Lockdown threatens remote Indigenous communities

Aboriginal leaders in the state’s Gascoyne and Mid-West regions are calling for more action from the federal government to protect vulnerable, remote communities from COVID-19.

Meeangu Wajarri Aboriginal Corporation’s Dwayne Mallard says a lockdown in areas like Burringurrah and Pia will harm the community.

Burringurrah is home to just over 100 people. Photo: Michael Schweiger.

“We don’t even have a clinic, we don’t have suppliers or personnel to address basic needs around chronic disease, let alone a coronavirus outbreak,” says Mr Mallard.

He says the communities don’t have their own food store for basic supplies and hygiene products, so people have to travel at least 400km to the nearest town.

“Pia does not have a medical clinic … a doctor visits the community once a month.

“How can these communities go into lock-down and manage chronic disease, detox and emotional well-being, let alone a COVID-19 case?” he asks.

Members of these remote communities travel at least 400km to the nearest town. Photo: Michael Schweiger.

Mr Mallard says the Federal Minister for Health’s recent speech is concerning for Indigenous people in remote communities.

“Greg Hunt said the government will fight for the life of every Australian, but how can that be guaranteed when we’re basically going to be sitting ducks?

“[The government] wants to collaborate with the private health sector [and] boost the capacity of hospitals to fight coronavirus, but these communities don’t have hospitals.”

Mr Mallard is calling on Indigenous Affairs Minister Ken Wyatt to orchestrate a national response for all remote communities, to ensure there is a baseline response on how to safeguard Aboriginal people.

“There needs to be a magnitude that protects the community and maintains the intentions of state and federal government leaders which is to safeguard our most vulnerable and fight for the lives of every Australian.”

There is concern Aboriginal people are highly vulnerable to coronavirus. Infographic: Amelia Searson.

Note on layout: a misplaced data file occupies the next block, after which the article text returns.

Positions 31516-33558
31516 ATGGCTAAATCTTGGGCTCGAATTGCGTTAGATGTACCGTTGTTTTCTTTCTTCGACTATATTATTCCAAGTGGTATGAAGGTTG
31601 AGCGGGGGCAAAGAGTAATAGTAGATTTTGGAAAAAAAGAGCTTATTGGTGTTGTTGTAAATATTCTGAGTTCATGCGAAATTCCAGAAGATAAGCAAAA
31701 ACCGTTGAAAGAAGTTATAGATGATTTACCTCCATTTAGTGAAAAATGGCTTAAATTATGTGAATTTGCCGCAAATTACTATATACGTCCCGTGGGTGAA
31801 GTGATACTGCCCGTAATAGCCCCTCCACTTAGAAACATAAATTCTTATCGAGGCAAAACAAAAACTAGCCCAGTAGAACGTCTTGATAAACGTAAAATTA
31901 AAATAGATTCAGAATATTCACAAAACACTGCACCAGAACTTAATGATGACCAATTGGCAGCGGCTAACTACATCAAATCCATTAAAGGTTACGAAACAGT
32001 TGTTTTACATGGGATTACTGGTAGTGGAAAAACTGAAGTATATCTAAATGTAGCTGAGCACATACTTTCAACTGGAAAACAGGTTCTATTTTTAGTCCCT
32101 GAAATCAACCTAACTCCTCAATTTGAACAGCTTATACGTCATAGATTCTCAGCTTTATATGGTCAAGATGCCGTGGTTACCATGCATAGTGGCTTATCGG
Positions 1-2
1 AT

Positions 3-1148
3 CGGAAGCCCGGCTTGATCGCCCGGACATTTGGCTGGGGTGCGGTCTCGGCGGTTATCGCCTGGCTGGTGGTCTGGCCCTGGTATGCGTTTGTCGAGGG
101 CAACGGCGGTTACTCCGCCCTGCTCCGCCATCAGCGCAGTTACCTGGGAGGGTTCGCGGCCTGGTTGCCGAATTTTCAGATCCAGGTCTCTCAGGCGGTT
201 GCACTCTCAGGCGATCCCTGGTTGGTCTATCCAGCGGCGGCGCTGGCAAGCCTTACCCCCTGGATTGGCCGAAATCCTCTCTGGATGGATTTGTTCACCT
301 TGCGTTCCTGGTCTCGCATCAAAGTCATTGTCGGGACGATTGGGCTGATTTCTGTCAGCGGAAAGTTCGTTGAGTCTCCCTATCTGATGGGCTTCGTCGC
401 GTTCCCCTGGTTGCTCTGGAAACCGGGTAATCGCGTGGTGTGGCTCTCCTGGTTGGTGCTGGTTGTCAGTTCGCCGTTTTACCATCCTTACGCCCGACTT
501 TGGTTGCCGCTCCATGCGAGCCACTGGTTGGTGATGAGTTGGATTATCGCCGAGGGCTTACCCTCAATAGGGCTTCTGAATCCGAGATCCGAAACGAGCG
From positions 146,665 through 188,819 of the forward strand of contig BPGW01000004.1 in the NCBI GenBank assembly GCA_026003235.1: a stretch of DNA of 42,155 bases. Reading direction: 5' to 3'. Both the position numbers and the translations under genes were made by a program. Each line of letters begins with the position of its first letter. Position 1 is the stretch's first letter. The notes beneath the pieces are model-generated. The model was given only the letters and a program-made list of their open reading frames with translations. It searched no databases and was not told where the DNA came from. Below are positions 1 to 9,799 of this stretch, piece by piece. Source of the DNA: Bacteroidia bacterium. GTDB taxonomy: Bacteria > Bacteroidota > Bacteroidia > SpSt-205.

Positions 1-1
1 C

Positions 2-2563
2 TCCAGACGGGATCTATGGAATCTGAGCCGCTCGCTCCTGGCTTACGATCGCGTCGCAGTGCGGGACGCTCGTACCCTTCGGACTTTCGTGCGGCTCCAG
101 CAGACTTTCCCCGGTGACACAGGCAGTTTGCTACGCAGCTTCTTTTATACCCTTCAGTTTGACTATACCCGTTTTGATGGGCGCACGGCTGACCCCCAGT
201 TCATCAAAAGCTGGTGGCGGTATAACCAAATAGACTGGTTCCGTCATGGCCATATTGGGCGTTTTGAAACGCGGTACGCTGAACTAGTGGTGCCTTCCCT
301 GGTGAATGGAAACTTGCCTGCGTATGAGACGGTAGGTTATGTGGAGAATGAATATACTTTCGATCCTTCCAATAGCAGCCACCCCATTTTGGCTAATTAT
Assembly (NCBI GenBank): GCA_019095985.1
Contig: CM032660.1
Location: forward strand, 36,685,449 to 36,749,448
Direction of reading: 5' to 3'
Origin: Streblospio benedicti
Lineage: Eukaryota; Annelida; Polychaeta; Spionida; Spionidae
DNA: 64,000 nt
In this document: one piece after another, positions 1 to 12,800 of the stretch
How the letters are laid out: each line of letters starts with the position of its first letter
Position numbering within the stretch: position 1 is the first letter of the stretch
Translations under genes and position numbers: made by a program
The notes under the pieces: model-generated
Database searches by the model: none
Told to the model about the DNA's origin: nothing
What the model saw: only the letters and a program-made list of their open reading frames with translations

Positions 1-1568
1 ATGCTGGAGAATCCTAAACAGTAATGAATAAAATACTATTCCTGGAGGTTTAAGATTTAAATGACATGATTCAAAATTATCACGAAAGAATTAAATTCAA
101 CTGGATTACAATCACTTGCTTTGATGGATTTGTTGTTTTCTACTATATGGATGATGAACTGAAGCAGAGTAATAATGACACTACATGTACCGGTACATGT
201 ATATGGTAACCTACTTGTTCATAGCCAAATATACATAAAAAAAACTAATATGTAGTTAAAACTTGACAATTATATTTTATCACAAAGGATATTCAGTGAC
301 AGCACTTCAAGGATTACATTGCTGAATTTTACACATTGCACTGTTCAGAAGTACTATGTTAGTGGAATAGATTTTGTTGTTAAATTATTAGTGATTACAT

In less remote areas like the South-West, there are different levels of concern over how a total lockdown will impact Aboriginal communities.

South West Aboriginal Medical Service health programs manager Nicole Bowser says they are supportive of the government’s current approach.

“The government is being supported by medical experts to work on what’s best.

“For the South-West region specifically… limiting the travel between regions is a measure to try and protect people… so we will go in line with what the government is suggesting.”

The rate of COVID-19 cases in the South-West. Image: Supplied.

She says a major concern for SWAMS is how the outbreak is impacting Indigenous people’s mental health.

“This is a really high stress time and we can see an increase in mental health needs for things like anxiety or depression, ” says Ms Bowser.

“SWAMS has a culturally appropriate mental health service and there are many other organisations Indigenous people can get into contact with, like Lifeline.”

She says SWAMS is trying to encourage people who are feeling lonely or isolated to reach out and get support which could help to manage any long-term repercussions from the crisis.

The WA Department of Health was unavailable for comment.

Aboriginal Medical Health Services Bunbury in the South West ...
SWAMS provides healthcare services tailored for Aboriginal people. Image: Supplied.

If you need to talk to someone about your mental health, you can call:

South West Aboriginal Medical Service: 9726 6000

Lifeline: 13 11 14

Beyond Blue: 1300 224 636

Headspace: 1800 650 890